Graham Reid | | 1 min read
About 16 months ago Elsewhere gave a Heads Up on an impending album by this group out of New York (here). As far as I can tell the impending album never arrived . . . but this seems to be it.
A long time in the pot, obviously.
Now a fully formed band around singer-songwriter Todd Michaelsen, this album has a chest-swelling urgency in places which belies its long gestation period. The heroic Love Anthem commands "we need love, we need hope . . . you can't dance on the backs of the poor, you can't dance like that no anymore . . . if you can hear us, we're calling out". With a massive, orchestrated stridency it is hard to turn away from.
Michaelsen is a singer of great expressive power (people have said "Thom Yorke" but he has a more dark tenor boom when required) but is equally at home pulling back to an acoustic ballad (Siren, which you could imagine him singing in a cafe).
There is some of that emotional and sonic breadth of Arcade Fire at work (the Cinerama-pop of Crystal Ball, the throbbing pulse of Flow) but you sense MPD have come to this point by their own route. (Michaelsen's career is certainly interesting if you check that earlier reference.) And they don't shy away from using synth programming as much as electric guitars when the song requires it. (Lightning Inside sounds very Eighties.)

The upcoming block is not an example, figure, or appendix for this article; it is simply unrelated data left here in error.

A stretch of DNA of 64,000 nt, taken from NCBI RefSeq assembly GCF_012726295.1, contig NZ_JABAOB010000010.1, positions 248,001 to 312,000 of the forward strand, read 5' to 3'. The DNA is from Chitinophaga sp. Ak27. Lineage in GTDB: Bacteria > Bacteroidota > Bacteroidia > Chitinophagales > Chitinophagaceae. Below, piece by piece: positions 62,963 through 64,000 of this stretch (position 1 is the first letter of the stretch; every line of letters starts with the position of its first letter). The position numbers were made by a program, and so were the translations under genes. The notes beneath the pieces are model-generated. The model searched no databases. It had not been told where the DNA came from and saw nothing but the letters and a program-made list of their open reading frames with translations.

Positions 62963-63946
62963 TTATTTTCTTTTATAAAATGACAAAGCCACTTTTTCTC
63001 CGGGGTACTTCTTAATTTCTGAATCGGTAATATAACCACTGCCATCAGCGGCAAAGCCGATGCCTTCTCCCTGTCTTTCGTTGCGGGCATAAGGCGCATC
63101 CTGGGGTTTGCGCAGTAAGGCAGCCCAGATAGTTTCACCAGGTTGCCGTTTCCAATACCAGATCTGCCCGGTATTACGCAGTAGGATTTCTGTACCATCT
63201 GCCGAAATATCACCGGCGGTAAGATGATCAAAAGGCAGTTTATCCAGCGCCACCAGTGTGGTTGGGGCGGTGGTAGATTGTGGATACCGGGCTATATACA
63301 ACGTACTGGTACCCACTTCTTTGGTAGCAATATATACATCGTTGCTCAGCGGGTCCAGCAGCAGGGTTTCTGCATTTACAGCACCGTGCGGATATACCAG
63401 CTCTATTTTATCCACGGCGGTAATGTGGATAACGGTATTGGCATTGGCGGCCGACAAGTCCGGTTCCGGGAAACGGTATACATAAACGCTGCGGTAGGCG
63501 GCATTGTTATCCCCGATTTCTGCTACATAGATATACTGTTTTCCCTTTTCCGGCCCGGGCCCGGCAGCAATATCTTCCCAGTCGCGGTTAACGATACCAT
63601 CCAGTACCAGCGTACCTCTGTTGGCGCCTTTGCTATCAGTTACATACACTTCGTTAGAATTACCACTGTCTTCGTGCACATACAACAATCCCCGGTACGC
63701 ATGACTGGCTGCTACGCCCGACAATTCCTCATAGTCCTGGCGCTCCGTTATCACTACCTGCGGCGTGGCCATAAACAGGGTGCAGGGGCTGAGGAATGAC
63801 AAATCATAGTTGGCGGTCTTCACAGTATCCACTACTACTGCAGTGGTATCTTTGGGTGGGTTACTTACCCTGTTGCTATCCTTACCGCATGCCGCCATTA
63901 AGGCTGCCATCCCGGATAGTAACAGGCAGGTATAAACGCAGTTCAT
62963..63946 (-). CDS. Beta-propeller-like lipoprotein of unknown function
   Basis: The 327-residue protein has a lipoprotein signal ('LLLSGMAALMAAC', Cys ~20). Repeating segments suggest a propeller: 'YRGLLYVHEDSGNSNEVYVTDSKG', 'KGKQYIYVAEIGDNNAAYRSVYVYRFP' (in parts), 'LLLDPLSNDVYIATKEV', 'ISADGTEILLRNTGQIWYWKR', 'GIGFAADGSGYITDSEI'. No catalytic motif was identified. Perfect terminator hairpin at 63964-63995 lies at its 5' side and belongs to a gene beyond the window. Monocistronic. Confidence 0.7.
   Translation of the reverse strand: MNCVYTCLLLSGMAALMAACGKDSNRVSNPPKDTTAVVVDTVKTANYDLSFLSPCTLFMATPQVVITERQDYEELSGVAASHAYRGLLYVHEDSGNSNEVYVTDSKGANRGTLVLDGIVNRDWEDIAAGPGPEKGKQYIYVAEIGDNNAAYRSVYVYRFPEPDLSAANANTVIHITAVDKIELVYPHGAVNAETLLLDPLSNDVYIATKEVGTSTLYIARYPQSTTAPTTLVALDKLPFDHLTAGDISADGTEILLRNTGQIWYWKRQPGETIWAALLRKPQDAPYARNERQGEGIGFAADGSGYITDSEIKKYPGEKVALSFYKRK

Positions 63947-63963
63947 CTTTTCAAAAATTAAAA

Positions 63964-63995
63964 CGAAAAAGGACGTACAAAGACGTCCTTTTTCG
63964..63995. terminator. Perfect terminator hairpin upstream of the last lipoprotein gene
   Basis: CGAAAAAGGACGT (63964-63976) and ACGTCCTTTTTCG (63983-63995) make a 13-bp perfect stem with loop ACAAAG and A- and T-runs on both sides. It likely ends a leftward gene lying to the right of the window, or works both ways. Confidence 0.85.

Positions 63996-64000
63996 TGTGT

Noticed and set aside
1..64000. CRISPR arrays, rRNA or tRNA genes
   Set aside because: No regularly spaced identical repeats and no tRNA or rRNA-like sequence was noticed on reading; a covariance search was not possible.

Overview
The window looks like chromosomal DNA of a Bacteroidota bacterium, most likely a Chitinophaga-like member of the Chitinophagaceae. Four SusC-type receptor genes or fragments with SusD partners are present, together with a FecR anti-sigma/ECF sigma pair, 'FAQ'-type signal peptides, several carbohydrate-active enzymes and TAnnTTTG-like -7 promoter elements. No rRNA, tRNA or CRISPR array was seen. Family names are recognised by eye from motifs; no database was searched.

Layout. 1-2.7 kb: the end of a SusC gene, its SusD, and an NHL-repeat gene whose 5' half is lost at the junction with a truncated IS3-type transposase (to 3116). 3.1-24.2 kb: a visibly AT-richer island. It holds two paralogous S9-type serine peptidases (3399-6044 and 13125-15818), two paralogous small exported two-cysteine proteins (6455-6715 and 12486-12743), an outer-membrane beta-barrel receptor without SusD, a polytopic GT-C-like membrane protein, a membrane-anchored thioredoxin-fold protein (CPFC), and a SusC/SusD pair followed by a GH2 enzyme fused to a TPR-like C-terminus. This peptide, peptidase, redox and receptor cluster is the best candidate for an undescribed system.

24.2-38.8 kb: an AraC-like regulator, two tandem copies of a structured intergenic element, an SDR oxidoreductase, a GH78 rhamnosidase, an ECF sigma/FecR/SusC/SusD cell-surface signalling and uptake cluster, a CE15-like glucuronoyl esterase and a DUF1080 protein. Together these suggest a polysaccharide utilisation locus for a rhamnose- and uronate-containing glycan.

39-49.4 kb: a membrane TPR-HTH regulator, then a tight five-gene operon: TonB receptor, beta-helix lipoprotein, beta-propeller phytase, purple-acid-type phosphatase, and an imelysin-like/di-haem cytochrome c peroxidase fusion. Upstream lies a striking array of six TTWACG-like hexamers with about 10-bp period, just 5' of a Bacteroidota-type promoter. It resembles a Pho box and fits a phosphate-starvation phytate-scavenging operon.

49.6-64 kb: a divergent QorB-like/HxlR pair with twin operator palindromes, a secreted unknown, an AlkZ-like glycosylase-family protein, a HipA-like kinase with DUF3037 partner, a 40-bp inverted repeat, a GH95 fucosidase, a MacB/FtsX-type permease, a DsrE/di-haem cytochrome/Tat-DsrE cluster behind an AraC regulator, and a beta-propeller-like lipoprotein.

There are subtle references to the Beach Boys' sophisticated sound here (Darling), Michaelsen writes a classy pop song (the older Lover in Hiding still stands in this company) but they also manage to rock out (the power pop of Songbird).
With contributions by members of Mercury Rev and Gov't Mule, and produced by Stephen George of Ministry, this one has guts, sinew and songs. And that's a good, if sometimes breathlessly churning and neo-psychedelic, mix.
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